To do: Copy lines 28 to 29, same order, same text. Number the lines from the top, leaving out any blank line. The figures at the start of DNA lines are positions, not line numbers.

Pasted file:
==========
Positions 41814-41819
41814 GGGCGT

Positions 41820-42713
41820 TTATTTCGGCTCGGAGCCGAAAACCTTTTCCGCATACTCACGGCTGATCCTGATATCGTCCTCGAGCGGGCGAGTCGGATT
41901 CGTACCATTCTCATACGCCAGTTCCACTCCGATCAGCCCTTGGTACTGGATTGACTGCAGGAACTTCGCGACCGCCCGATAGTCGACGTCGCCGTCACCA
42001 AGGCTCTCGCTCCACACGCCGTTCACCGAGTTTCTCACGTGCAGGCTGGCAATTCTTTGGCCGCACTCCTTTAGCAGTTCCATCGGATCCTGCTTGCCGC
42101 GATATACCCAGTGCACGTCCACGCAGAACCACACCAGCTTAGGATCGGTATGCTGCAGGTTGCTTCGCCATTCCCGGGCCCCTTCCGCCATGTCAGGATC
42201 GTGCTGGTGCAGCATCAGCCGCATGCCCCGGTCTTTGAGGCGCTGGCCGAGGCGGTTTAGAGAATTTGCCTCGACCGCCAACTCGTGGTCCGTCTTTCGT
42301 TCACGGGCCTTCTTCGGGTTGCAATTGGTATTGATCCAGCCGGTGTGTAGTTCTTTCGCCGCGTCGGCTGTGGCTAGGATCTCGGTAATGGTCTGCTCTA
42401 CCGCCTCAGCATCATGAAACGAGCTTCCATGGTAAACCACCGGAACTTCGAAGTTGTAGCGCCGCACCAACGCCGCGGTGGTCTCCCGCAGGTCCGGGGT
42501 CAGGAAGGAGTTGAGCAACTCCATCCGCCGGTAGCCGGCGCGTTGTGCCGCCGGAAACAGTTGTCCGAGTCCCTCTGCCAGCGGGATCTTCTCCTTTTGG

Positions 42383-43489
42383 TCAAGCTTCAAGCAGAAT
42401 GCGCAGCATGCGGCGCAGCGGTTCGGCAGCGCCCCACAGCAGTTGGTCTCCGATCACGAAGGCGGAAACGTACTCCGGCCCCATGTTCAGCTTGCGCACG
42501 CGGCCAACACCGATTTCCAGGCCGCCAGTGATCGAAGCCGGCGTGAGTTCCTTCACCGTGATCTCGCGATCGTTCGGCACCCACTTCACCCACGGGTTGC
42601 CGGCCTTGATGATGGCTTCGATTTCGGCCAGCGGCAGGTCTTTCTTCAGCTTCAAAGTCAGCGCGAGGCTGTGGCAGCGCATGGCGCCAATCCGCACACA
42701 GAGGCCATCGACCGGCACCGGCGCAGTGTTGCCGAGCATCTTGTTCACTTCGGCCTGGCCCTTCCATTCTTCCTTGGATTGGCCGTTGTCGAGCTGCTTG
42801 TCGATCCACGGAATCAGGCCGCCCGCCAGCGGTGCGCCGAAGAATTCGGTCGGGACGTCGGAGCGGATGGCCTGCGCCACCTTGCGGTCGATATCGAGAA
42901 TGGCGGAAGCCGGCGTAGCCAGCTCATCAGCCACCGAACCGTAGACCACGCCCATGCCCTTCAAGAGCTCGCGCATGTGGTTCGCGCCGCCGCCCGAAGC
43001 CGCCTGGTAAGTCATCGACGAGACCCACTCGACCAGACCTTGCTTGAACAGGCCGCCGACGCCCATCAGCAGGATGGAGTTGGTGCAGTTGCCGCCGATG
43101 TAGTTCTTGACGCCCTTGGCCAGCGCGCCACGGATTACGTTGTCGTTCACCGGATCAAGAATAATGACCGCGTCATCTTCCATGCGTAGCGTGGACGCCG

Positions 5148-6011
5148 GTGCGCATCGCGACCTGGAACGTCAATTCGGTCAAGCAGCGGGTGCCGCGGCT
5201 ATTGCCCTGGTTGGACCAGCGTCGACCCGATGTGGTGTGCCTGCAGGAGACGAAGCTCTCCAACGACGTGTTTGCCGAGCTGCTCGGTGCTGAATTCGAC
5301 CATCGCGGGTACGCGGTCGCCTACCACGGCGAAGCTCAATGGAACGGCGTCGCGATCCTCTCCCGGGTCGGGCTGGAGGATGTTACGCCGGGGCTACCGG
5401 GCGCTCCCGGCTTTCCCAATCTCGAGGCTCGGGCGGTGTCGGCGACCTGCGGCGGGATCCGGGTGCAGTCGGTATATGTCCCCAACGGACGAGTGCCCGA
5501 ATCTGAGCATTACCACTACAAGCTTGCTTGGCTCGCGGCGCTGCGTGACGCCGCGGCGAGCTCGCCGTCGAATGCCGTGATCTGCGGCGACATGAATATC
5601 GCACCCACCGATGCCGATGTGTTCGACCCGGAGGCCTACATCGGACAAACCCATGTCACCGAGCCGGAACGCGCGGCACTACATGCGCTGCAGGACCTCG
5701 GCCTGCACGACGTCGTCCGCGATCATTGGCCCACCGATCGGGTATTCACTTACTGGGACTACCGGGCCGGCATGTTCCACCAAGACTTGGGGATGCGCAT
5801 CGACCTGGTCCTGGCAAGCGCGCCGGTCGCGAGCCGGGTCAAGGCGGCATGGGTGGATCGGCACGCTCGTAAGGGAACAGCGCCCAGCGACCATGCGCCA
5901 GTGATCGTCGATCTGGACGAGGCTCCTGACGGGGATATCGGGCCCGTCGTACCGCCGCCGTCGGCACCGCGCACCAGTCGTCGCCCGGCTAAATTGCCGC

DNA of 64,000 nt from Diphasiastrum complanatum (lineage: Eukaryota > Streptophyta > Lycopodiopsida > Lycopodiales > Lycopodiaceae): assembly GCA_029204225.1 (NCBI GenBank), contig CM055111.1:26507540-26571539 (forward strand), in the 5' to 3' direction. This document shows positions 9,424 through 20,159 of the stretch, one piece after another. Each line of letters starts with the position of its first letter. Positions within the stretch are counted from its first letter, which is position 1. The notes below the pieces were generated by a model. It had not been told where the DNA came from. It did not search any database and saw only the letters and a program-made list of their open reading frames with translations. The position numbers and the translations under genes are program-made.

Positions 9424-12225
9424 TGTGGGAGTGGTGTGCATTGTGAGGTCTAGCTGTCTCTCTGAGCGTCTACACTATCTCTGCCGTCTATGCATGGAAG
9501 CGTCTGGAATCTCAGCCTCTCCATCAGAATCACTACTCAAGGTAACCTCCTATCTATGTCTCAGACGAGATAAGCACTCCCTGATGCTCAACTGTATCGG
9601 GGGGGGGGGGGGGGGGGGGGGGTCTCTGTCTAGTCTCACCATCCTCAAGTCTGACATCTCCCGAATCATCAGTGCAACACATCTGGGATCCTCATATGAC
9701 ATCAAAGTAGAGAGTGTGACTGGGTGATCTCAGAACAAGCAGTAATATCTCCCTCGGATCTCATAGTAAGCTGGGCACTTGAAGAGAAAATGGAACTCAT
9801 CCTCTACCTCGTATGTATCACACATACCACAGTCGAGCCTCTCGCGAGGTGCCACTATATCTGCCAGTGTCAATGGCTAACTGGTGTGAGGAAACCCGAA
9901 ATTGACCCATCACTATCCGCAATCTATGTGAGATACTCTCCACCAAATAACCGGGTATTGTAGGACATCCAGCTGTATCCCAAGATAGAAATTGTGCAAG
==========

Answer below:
5601 GCACCCACCGATGCCGATGTGTTCGACCCGGAGGCCTACATCGGACAAACCCATGTCACCGAGCCGGAACGCGCGGCACTACATGCGCTGCAGGACCTCG
5701 GCCTGCACGACGTCGTCCGCGATCATTGGCCCACCGATCGGGTATTCACTTACTGGGACTACCGGGCCGGCATGTTCCACCAAGACTTGGGGATGCGCAT